Hindi cinema has been studded with exceptional actors and actresses- not all of whom who became stars or superstars. Some of the best actors in the industry were those who chose to make a space for themselves as character artistes. One such artiste was Keshto Mukherjee. For avid Hindi film buffs, his name evokes the image of a funny, lovable drunkard ambling across the screen, confounding himself and sometimes others. Such was his caliber that despite being a strict teetotaler off the screen, Mukherjee pulled of the role with enough elan that audiences could hardly see him as anything else.
A Bengali by birth, Keshto Mukherjee started his career with Ritwik Ghatak’s first film Nagarik (1952). Ritwik Ghatak cast him in a number of his films, including Bari Theke Paliye (1958), Ajantrik (1957) and Jukti Takko Aar Gappo (1974).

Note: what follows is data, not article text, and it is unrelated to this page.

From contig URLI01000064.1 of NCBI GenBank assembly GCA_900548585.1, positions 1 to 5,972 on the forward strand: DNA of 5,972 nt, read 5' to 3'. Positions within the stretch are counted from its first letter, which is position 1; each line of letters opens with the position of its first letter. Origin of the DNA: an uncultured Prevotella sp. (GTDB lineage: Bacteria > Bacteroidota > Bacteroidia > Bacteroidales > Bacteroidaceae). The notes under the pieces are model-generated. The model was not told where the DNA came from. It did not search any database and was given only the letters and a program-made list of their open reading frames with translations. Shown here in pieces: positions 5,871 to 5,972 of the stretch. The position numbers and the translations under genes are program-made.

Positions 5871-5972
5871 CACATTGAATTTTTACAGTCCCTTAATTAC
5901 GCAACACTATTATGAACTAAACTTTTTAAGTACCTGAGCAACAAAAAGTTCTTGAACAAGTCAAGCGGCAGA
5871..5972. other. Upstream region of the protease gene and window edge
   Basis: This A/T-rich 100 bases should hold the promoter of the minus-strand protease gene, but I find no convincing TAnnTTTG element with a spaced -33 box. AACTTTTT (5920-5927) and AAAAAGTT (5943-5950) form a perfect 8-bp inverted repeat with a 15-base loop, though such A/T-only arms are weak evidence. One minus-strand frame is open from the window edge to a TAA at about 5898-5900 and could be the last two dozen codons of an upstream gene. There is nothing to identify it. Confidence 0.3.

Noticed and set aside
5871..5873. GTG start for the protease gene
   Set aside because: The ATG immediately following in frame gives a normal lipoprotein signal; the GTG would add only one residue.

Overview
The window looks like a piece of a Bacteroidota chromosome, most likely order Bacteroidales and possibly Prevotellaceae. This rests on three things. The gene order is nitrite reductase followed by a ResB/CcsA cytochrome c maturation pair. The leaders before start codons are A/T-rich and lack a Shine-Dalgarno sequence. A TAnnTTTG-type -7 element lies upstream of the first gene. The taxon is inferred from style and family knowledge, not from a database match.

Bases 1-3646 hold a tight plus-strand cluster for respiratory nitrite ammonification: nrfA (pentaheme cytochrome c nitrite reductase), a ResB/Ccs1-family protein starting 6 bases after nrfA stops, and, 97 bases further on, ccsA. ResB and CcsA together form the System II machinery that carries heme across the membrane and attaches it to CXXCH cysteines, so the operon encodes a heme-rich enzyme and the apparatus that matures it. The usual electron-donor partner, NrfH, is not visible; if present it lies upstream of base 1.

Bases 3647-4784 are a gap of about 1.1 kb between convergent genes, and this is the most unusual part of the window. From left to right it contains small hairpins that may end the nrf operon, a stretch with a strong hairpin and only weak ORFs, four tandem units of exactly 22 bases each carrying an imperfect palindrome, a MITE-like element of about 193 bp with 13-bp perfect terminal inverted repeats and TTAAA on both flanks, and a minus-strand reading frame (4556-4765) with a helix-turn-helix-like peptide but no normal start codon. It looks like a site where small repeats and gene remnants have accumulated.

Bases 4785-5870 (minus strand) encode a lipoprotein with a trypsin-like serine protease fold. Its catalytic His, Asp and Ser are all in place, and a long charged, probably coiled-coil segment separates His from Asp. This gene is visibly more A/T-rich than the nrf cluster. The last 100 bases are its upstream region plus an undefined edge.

He was introduced in Hindi cinema by Hrishikesh Mukherjee in his debut venture, Musafir (1957). Throughout the 1960s, Mukherjee appeared in short, steady roles in movies such as Parakh (1960), Aarti (1962), Asli Naqli (1962) and Padosan (1968). It was in Asit Sen’s Maa aur Mamta (1970), that he first played the role of a drunkard which left an indelible mark on Indian audiences. He continued his winning streak in the 1970s, with appearances in blockbusters like Mere Apne (1971), Parichay (1972), Zanjeer (1973), Guddi (1971), Aap Ki Kasam (1974), Chupke Chupke (1975) and Sholay (1975). Keshto was so beloved that a song - Keshto chala - was composed for him in the film Chacha Bhatija (1977) on reportedly Dharmendra's suggestion.
Keshto Mukherjee died in Bombay on March 3 1982. His son Babloo Mukherjee later became a fairly successful comic actor in television.